The goal of this text is to present philosophy to newcomers as a living discipline with historical roots. While a few early chapters are historically organized, the goal in the historical chapters is to trace a developmental progression of thought that introduces basic philosophical methods and frames issues that remain relevant today. Later chapters are topically organized. These include philosophy of science and philosophy of mind, areas where philosophy has shown dramatic recent progress. This text concludes with four chapters on ethics, broadly construed. Traditional theories of right action is covered in a third of these. Students are first invited first to think about what is good for themselves and their relationships in a chapter of love and happiness. Next a few meta-ethical issues are considered; namely, whether they are moral truths and if so what makes them so. The end of the ethics sequence addresses social justice, what it is for one's community to be good. Our sphere of concern expands progressively through these chapters. Our inquiry recapitulates the course of development into moral maturity. Over the course of the text, the author has tried to outline the continuity of thought that leads from the historical roots of philosophy to a few of the diverse areas of inquiry that continue to make significant contributions to our understanding of ourselves and the world we live in.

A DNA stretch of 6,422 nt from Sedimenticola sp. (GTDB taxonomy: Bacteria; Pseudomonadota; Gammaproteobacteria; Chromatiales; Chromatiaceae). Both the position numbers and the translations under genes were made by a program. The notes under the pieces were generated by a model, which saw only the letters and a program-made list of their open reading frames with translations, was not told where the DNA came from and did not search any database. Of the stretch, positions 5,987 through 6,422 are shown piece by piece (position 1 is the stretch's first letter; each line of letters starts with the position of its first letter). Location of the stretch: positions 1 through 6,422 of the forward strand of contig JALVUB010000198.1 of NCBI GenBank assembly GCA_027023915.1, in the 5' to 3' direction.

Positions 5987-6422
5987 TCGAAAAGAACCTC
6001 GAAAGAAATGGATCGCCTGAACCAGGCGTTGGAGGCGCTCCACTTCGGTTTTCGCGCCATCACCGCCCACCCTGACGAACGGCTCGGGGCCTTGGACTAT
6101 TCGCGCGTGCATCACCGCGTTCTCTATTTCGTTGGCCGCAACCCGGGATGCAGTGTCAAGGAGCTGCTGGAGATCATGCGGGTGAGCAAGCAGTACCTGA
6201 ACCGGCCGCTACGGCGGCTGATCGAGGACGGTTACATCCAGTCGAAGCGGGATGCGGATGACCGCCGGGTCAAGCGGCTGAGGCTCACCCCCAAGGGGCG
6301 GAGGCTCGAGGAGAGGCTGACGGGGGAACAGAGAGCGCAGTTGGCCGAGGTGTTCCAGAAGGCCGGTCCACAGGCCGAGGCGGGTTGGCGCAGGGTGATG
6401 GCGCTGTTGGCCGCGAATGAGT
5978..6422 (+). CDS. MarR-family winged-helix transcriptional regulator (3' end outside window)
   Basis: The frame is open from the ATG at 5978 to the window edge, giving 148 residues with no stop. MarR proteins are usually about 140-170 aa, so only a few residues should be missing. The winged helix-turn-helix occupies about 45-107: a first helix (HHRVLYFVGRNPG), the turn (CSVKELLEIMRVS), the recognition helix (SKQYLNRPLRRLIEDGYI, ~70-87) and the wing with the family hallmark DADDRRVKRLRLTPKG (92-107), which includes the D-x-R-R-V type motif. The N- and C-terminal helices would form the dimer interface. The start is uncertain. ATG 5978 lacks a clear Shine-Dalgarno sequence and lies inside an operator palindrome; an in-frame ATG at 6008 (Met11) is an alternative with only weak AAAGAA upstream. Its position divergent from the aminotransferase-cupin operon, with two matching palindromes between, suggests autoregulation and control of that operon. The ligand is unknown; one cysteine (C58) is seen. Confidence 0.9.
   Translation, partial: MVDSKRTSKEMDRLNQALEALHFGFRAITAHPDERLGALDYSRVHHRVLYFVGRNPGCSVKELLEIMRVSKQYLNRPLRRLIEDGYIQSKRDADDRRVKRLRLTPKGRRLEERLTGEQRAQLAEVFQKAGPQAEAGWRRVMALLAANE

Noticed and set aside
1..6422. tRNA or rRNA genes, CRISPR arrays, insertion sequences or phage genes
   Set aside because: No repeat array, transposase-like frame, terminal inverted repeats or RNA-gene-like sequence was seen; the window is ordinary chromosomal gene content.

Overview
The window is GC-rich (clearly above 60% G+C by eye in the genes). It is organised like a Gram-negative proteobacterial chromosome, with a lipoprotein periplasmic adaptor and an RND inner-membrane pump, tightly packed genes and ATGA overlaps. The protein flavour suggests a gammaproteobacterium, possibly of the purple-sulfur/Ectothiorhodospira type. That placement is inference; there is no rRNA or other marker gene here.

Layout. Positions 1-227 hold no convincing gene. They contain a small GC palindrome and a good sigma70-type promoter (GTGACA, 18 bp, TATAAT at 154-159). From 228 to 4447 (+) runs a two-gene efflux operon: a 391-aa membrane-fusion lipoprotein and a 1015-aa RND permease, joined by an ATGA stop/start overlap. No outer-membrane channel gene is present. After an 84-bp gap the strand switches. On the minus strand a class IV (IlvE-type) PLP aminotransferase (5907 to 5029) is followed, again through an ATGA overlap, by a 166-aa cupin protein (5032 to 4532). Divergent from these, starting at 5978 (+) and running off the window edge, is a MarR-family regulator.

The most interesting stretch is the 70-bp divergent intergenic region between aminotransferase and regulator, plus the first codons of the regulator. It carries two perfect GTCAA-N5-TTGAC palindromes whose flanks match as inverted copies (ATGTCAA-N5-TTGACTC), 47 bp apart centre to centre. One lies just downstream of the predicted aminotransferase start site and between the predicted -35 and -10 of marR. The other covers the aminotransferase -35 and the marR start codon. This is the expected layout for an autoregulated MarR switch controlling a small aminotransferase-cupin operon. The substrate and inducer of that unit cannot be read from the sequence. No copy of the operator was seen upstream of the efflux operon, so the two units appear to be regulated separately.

Publisher: Open Book Publishers
Metaethics from a First Person Standpoint addresses in a novel format the major topics and themes of contemporary metaethics, the study of the analysis of moral thought and judgement. Metathetics is less concerned with what practices are right or wrong than with what we mean by ‘right’ and ‘wrong.’
Publisher: Rebus Community
Introduction to Philosophy: Philosophy of Mind surveys the central themes in philosophy of mind and places them in a historical and contemporary context intended to engage first-time readers in the field. It focuses on debates about the status and character of the mind and its seemingly subjective nature in an apparently more objective world.
Contributors: Matthews and Hendricks